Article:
Fortified Mushrooms: 100% Vita D. I thought this was pretty cool. A company called Monterey Mushrooms has started selling the 'light treated' shrooms, which they claim have 100% RDA of vitamin D. I haven't seen these in my grocery stores. But I would buy them! Vitamin D Mushrooms.

So for now, talk to your doctor first and foremost. I was glad my doctor tested me for vitamin D and B12 deficiency. But deficient or not, it's a good thing to know.

Also, eat your mushrooms, take a supplement, and get plenty of sunlight - if you can. Be a kitty in a sunbeam...

The Experts: Dr Weil. I was thrilled when recently Dr. Weil posted an article, "Why You Need More Vitamin D" on Huffington Post about vitamin D. In his article Dr Weil says, "I am raising my recommendation of 1,000 IU of vitamin D per day to 2,000 IU per day." Why? Here's his reasoning: "We have known for many years that we need vitamin D to facilitate calcium absorption and promote bone mineralization. But newer research has shown that we also need it for protection against a number of serious diseases. In recent years, scientists have discovered that it may help to prevent several cancers, cardiovascular disease, autoimmune disorders, psoriasis, diabetes, psychosis, and respiratory infections including colds and flu."

In the comments section of Dr Weil's post, I asked this question, "What are your thoughts on D2 vs. D3? I am vegan and would love to know that the vegan supplement (D2) is indeed as effective as the animal product supplement (D3)"
Here were the responses from random folks:
1. "I saw a very esteemed naturopath MD last week and he was very emphatic about me replacing my D2 with D3. " -Shutterbabe
2. "VD2 and Vd3 are not interchangeable. VD2 will not give you the remarkable benefits of VD3. See:" -Tritty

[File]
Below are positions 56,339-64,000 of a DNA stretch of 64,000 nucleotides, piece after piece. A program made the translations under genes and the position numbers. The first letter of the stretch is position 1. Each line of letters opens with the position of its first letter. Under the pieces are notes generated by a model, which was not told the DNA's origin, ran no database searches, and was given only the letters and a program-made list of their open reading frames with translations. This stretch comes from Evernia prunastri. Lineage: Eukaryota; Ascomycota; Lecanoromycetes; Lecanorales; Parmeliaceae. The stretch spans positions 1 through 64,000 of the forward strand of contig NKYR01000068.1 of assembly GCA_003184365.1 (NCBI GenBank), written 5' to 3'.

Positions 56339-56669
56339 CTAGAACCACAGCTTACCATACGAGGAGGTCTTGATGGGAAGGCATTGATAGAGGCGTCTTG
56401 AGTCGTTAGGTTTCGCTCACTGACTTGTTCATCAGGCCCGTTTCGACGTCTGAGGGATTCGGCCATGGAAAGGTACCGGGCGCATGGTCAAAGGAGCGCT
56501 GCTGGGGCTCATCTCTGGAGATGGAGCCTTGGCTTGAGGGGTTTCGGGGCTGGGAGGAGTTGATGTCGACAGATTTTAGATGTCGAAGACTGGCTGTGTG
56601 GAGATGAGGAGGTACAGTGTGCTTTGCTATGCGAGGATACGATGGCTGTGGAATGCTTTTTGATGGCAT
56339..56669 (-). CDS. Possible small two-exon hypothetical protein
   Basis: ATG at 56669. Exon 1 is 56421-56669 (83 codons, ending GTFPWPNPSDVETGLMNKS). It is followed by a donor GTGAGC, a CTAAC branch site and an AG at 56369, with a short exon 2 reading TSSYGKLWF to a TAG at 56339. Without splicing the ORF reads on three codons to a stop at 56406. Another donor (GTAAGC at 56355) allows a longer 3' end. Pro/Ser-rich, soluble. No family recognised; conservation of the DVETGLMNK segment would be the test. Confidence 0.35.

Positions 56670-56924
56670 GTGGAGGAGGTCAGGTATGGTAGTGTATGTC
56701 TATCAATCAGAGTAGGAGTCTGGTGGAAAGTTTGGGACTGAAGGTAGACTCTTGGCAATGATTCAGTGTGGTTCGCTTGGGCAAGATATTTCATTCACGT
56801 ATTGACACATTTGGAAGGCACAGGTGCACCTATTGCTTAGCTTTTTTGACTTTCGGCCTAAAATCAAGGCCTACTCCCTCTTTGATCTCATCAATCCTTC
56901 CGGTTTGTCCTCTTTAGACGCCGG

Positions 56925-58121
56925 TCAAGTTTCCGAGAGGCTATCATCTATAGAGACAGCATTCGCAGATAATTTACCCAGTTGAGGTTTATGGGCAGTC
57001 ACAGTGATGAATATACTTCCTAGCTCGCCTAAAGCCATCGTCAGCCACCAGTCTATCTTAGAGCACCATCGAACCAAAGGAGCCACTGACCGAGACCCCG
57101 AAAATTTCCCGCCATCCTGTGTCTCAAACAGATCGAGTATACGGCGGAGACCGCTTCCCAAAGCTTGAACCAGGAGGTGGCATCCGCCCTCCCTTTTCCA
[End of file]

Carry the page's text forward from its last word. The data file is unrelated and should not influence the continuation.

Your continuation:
Hmm...There are a lot of interesting comments on this post, although not a whole lot of definite answers. And that seems to be where we are at right now. Everyone agrees that Vitamin D is important, but the D2 vs. D3 debate rages on.

I'll tell you first hand that a lot of discussion says that vegans - and everyone should be taking D3 for optimal supplementation. But the jury is still out. There are arguments on both sides of D2 vs D3, which "prove" that their supplement is effective.

Dr.Dowd: The Vitamin D Cure. Dr.Dowd wrote a book called The Vitamin D Cure. I haven't read it, but since he seems to be an authority on the subject, I wanted to see his POV of D2: What does he have to say on the D2 vs. D3 debate? Dowd answered this in a Vitamin Cure Blog post: "The short answer is Not D2."

Dr Dowd goes on to describe testing errors, vitamin forms and a lot of other stuff that only doctors would understand. In short, I'm still confused.

So I guess the answer for me is the same that it is for you: talk to your doctor, get your vitamin D levels checked and try to eat a healthy diet (rich in mushrooms and fortified non-dairy milk, if you're vegan).

And a few trips a year to a super sunny tropical island probably wouldn't hurt either. Take a vacay, get your vitamin D - sounds good to me. South Beach anyone?